By BRITTANY PETERSON and DREW COSTLEY
PARIS - As 30 energy environment and trade ministers plus 50 CEOs assemble in Paris for the 8th international conference on energy efficiency, the International Energy Agency is urgently calling for greater investment in energy efficiency for factories, cars and appliances to meet international climate goals.
The agency touted recent global progress: A report released Wednesday says that demand for energy is growing, yet emissions are not growing as fast. Efficiency is increasing every year as technology improves, and last year that increase was twice the average of the previous five years.
“We’re at a real juncture where more efficient, more clean, more affordable technology is starting to dominate,” said Brian Motherway, chief of energy efficiency at the IEA, during a press conference Tuesday.
Eliminating wasted energy is the most affordable way to bring goods and services to the people who need them — while slowing greenhouse gas emissions — the main driver of global warming, energy experts say.
Government policies that encourage energy efficiency are driving the trend. Japan has strengthened laws that favor energy efficient buildings. The European Union agreed this year to reduce its total energy consumption by some 12% compared to its 2020 forecast, by improving buildings, heavy industry and private transportation. The United States allocated a record 95 billion dollars over ten years through the Inflation Reduction Act to increase energy efficiency in power generation, buildings and cars. And India passed important legislation to decrease the amount of energy used by homes.
“Government initiatives are critical because they get big buildings, they get big housing projects, they get industry (and) they have to take it seriously,” said Daniel Kammen, a professor of energy at the University of California, Berkeley who was not involved in the IEA report.
According to the report, total public and private investment in energy efficiency increased by 15% in 2022 to $600 billion from the previous year. This year, investment is expected to grow by only 4%, which Motherway called concerning.
To limit global warming to just 1.5 degrees Celsius (2.7 degrees Fahrenheit) and avoid severe climate disruption, the world needs to double energy efficiency for the rest of the decade. Annual investment of $1.8 trillion is needed to make that happen, the report says.
The technology exists, we just need to prioritizing spending, Philippe Delorme, executive vice president of Europe operations for Schneider Electric said in a press conference.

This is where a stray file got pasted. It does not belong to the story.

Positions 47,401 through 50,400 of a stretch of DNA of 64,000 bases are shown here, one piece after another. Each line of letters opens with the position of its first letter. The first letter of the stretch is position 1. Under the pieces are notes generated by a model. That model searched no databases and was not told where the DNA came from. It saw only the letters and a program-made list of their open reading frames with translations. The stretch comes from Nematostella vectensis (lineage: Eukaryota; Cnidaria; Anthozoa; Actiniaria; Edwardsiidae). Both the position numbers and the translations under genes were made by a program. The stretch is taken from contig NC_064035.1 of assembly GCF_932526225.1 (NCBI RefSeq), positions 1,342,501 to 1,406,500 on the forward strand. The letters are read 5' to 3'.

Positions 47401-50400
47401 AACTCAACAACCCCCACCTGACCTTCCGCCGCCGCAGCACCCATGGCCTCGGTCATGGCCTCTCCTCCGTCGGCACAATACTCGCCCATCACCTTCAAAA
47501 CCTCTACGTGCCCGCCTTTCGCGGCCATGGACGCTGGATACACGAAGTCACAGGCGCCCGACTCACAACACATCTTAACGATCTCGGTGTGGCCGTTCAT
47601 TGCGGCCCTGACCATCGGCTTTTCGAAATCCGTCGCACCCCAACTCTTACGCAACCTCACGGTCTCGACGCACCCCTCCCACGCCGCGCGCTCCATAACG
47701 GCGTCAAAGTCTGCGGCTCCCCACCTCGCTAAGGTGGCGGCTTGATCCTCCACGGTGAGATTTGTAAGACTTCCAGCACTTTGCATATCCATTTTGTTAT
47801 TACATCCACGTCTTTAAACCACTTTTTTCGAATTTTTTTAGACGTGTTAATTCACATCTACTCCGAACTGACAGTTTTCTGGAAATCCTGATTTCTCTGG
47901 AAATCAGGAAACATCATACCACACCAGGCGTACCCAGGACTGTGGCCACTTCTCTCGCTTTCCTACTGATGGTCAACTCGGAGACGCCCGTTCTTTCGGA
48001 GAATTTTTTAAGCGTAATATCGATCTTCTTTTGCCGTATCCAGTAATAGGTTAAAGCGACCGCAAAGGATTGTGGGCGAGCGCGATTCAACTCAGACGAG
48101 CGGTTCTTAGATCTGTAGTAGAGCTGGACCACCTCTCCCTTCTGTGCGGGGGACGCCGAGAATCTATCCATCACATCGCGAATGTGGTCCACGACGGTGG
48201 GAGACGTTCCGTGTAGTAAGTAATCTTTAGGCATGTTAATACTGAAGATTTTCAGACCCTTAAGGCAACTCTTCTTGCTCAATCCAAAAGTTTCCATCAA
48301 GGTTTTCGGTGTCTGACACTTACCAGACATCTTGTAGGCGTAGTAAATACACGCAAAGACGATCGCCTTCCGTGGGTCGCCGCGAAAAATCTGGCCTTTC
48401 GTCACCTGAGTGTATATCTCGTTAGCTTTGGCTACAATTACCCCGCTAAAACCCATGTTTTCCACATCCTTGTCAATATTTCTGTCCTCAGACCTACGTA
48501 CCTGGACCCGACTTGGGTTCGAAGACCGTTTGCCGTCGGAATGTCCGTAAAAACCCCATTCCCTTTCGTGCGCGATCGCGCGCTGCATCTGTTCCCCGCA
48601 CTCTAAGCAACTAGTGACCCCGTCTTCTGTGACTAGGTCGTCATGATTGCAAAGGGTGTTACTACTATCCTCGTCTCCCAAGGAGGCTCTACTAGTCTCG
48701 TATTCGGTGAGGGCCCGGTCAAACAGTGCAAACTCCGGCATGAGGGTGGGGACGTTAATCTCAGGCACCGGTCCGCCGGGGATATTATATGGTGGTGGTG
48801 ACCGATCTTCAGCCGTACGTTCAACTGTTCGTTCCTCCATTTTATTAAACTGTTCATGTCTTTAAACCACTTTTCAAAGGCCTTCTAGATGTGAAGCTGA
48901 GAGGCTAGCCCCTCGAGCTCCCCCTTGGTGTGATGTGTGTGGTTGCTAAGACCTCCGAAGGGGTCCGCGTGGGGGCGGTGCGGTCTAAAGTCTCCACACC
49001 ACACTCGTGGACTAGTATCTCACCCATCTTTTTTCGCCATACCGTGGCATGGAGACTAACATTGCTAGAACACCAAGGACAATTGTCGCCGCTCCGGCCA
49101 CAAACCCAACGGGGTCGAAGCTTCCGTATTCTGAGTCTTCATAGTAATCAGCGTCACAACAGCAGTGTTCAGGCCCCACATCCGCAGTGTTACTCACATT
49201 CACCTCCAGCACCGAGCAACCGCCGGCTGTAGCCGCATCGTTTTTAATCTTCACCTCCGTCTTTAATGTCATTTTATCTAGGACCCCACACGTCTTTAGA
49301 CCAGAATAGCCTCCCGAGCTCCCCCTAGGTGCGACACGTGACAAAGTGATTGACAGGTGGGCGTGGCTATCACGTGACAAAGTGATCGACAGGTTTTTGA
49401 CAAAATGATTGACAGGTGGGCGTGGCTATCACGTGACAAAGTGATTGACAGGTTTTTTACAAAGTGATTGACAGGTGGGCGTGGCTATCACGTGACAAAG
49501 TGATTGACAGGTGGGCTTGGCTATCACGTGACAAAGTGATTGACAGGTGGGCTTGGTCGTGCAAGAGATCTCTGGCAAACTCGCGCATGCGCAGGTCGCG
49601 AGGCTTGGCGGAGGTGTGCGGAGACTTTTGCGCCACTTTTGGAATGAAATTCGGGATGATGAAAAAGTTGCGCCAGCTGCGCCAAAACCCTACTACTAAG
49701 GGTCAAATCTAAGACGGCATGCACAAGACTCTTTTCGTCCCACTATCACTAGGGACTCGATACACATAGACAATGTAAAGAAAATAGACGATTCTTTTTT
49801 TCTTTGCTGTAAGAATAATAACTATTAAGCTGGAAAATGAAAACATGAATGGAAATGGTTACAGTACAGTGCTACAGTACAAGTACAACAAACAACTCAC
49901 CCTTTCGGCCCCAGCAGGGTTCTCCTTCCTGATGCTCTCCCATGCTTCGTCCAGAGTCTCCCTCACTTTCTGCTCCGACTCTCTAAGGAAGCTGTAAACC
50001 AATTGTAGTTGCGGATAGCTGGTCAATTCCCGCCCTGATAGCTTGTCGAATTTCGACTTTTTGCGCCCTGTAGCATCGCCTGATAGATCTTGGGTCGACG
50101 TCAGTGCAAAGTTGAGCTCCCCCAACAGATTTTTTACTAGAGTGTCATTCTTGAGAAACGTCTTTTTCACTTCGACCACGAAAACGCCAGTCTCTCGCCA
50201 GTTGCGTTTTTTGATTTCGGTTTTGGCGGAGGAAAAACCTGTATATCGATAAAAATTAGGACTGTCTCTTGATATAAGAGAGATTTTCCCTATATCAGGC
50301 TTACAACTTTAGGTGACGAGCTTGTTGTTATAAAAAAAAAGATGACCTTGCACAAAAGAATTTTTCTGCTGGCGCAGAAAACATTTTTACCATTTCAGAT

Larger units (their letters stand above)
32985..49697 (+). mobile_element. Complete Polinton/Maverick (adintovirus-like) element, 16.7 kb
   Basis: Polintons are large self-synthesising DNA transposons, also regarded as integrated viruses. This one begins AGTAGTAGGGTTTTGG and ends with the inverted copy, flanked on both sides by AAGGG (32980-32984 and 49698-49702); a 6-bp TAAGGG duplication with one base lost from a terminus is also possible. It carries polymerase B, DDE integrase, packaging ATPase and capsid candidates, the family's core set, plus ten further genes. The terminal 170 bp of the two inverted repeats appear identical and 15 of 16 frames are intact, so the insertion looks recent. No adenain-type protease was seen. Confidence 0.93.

Experts not involved in the report agreed. “Governments should be doing more, whether that relates to appliance efficiency, cars or buildings,” said Steven Nadel, executive director of the American Council for an Energy-Efficient Economy.
As far as growth in demand, electricity saw the most growth, with oil and coal just behind. Demand for natural gas saw an overall decline.
Electric vehicles and heat pumps grew in popularity last year, adding to the demand for electricity. Heat pumps efficiently wring energy out of the air, or more occasionally, the ground, and they pump heat either into or out of a building depending whether they are heating or air conditioning. Their sales increased ten percent globally and nearly 40 percent in Europe last year. Electric vehicles sales also grew, now making up 14 percent of all new car sales, and are on track for 18 percent of the new car market this year.
In many places, electricity to heat homes and power vehicles still relies on fossil fuel energy that burns carbon. But as utilities build out more renewable energy, emissions decline. That same progress is not built into gasoline-burning cars or homes that burn natural gas for cooking and heating. They will continue to combust hydrocarbons and release carbon dioxide.
Some of the recent interest in energy efficiency worldwide has been influenced by fears of a global energy shortage caused by Russia’s invasion of Ukraine.
Philippe Benoit, a researcher at the Center on Global Energy Policy at Columbia University, said that in order to meet climate goals, money needs to go into better energy efficiency even when there is no fear of energy scarcity.
“The greatest interest in energy efficiency is often triggered by an energy supply concern,” he said. “We need to get to the point where without even a potential energy supply crisis, that governments, households and businesses are increasing their investment in energy efficiency. That’s what our climate goal requires.”